4. Carpal Tunnel. Carpal Tunnel Syndrome is a tightness in the forearms, wrists, and chest. It causes numbness in the hands and wrists and makes it difficult to type or write. Releasing the tension on the upper back, chest, and arms allow free movement of the fascia and prevent tightness.
  5. Fibromyalgia. Fibromyalgia is chronic pain associated with fatigue, problems sleeping, and touch sensitivity. However, careful application of Myofascial Release to the infected areas can help to release this tension.

This list is just a few examples of how Myofascial Release can aid in mobility and muscle soreness. For the full list, visit the link here.

Examples of Myofascial Release


As mentioned earlier, massages are a great way to release fascial tension. They’re also the most direct because pressure can be applied right to the infected area. Masseuses and massage therapists are trained to release the muscular and fascial tension from inflicted areas and can do so in either thirty or sixty minute.

There are also different degrees of massages. Deep tissue massages are more inclined toward myofascial release, while general massages tend more towards muscle spindle release. However, both are excellent tactics for relieving muscular tension. They’re also generally cost effective and worth the investment.

Foam Rolling

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If you frequent any gym, they more than likely have a foam roller. Foam rollers are hard foam tubes, either 12″, 18″, or 24″ long. Essentially, foam rollers are used as a massage to release fascial tension of large muscle groups.

Foam rolling is meant to be done independently, which is why it is so popular among gyms. An individual simply lays the tense area over the foam roller and moves back and forth, rolling the tight muscle along the foam. By applying enough gravitational pressure, the fascia will start to move. However, foam rolling first attacks the muscle spindles and releases the tension from them. Consistent foam rolling will eventually release fascial tension by shifting it back to its original location along the muscles.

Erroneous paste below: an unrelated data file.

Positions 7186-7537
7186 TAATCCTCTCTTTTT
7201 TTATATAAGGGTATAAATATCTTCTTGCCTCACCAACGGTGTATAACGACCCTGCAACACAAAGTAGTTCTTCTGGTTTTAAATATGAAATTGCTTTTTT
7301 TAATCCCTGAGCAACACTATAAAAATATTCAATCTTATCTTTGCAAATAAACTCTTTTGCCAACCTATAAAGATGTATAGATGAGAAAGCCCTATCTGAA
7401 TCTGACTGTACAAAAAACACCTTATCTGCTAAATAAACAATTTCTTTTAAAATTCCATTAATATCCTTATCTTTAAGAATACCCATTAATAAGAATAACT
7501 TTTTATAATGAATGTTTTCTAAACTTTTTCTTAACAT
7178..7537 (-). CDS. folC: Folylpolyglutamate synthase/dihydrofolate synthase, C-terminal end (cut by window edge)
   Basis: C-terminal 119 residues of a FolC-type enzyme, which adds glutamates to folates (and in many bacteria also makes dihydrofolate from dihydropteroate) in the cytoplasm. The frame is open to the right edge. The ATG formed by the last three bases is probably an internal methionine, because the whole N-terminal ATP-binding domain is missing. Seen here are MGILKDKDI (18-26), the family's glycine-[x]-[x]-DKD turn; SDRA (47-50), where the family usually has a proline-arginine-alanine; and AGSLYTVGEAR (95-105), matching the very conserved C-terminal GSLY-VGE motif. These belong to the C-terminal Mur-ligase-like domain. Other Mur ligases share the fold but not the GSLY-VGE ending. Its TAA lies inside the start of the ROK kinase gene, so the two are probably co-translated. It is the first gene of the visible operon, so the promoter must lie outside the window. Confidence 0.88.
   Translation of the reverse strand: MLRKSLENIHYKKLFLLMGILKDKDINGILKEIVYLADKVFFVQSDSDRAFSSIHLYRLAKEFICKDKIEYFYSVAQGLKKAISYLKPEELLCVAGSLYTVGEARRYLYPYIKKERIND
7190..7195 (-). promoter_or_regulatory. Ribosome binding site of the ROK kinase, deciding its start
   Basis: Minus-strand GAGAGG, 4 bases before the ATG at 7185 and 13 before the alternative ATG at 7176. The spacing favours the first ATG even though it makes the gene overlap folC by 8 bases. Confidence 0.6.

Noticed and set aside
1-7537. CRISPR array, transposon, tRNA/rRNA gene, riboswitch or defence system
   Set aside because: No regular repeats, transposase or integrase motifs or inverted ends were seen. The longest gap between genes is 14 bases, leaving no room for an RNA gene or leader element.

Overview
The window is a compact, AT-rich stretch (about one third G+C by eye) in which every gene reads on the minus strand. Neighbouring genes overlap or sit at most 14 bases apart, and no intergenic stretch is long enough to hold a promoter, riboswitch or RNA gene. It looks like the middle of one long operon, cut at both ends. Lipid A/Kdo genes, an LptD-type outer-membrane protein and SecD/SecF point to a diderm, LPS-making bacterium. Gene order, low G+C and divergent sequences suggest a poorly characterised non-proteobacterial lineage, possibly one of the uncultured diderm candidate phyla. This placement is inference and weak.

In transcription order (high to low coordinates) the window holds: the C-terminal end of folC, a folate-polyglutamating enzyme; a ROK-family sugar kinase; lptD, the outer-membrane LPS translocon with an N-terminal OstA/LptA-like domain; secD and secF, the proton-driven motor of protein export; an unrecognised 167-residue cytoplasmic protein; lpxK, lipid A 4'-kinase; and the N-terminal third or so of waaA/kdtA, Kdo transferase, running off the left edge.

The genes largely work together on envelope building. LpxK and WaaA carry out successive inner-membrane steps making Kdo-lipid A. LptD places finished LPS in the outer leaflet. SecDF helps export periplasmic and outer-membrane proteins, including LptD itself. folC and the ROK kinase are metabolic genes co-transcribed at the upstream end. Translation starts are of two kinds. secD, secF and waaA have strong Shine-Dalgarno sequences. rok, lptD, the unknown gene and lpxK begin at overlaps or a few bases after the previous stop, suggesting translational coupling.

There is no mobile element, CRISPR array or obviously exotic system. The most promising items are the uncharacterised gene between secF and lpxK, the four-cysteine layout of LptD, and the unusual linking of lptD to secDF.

Foam rolling is also one of the cheapest methods of myofascial release. Sports equipment and online stores carry foam rollers for under $20. They also last a long time and are relatively transportable.

Cryotherapy and Ice Baths

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No one likes to be cold, especially not tense muscles. While cryotherapy will not immediately tackle the fascia, it’s a surefire way to alleviate tight muscle spindles.

Whole Body Cryotherapy (WBC) is a generally new trend. An individual stands in a chamber for up to three minutes and is sprayed with air at subzero temperatures. The purpose of WBC is to stimulate skin sensors. This triggers a response from the Central Nervous System (CNS) to release endorphins that alleviate pain and elevate mood. It also increases blood circulation, which helps to decrease inflammation and remove toxins from the body (source linked here).

WBC is done at professional locations in some major cities. Look up your area to find cryotherapy centers near you!


Chiropractors are another great way to alleviate fascial tension. A chiropractor is a technician — some say, doctor, some refuse — specifically trained to target tense areas in the body. This is normally done by cracking backs, necks, and the like to release the tension surrounding the area. The relief is normally immediate.

Chiropractors may also use massage therapy and thermal practices, such as icy/hot patches. This helps to loosen the muscle spindles and the fascia before they tense further.

The Takeaway

You’ve all heard that stretching is an important part of exercising. You can’t train a tense muscle because it’s more prone to injury. And you wouldn’t even want to train a tense muscle because it’s so limiting as it is.

Practicing Myofascial Release is a surefire way to make sure your muscles remain mobile and agile. Not only can it aid in exercise, but it also alleviates the pain of daily activities. So crack your neck, roll out our quadriceps, and be kind to your fascia.

The Best Protein Sources (updated July 2019)

What’s the Hype About Protein?

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In short, protein helps build muscles. Muscle fibers are made of protein, so incorporating more protein into the diet is essential. Typically, the amount of protein needed ranges from 0.8 – 1.2 grams per kilogram of bodyweight. Obviously, men need more and women need less. However, the amount needed is also based on an individual’s goals. If you’re looking to significantly increase muscle mass, then you should ingest more protein than someone looking to maintain their muscle mass.

However, protein is also one of those macronutrients that should stay relatively consistent. If your protein intake drops too low, the body does not have enough amino acids to efficiently maintain your current muscle mass. If this happens, no matter how efficiently you are training, your muscle size will decrease. So no matter what, make sure you’re getting in an adequate amount of protein.

Some Restrictions

Now, how you get this protein varies due to a few circumstances:

  1. Dietary Restrictions. If you’re allergic to fish, for example, you’re not getting your protein from tilapia.
  2. Taste Preference. If you don’t like tilapia, then don’t eat tilapia. No one is forcing you to eat something you dislike for the sake of muscular growth!
  3. Monetary Restrictions. Some people can afford nicer whole protein sources than others, and that’s just the cold hard truth. If you can only afford chicken breast and tilapia and maybe some steak when it’s on sale, then do that. No one protein source is better than the other in vitro.